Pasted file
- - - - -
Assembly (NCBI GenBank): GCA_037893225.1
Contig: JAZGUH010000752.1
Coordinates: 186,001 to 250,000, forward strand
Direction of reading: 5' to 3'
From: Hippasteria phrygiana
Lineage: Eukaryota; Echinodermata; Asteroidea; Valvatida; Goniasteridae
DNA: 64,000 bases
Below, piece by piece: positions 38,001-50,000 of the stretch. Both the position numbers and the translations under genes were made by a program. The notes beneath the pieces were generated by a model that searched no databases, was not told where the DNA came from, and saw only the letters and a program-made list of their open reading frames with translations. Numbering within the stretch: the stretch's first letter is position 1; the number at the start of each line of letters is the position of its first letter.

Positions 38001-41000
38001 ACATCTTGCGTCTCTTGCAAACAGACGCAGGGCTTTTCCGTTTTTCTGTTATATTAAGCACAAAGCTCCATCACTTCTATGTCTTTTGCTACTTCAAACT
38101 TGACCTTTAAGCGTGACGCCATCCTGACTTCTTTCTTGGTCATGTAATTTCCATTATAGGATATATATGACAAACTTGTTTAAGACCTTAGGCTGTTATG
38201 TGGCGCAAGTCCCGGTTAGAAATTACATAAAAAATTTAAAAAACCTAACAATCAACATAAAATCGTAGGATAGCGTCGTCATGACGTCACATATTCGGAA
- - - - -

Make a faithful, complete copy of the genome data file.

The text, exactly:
Assembly (NCBI GenBank): GCA_037893225.1
Contig: JAZGUH010000752.1
Coordinates: 186,001 to 250,000, forward strand
Direction of reading: 5' to 3'
From: Hippasteria phrygiana
Lineage: Eukaryota; Echinodermata; Asteroidea; Valvatida; Goniasteridae
DNA: 64,000 bases
Below, piece by piece: positions 38,001-50,000 of the stretch. Both the position numbers and the translations under genes were made by a program. The notes beneath the pieces were generated by a model that searched no databases, was not told where the DNA came from, and saw only the letters and a program-made list of their open reading frames with translations. Numbering within the stretch: the stretch's first letter is position 1; the number at the start of each line of letters is the position of its first letter.

Positions 38001-41000
38001 ACATCTTGCGTCTCTTGCAAACAGACGCAGGGCTTTTCCGTTTTTCTGTTATATTAAGCACAAAGCTCCATCACTTCTATGTCTTTTGCTACTTCAAACT
38101 TGACCTTTAAGCGTGACGCCATCCTGACTTCTTTCTTGGTCATGTAATTTCCATTATAGGATATATATGACAAACTTGTTTAAGACCTTAGGCTGTTATG
38201 TGGCGCAAGTCCCGGTTAGAAATTACATAAAAAATTTAAAAAACCTAACAATCAACATAAAATCGTAGGATAGCGTCGTCATGACGTCACATATTCGGAA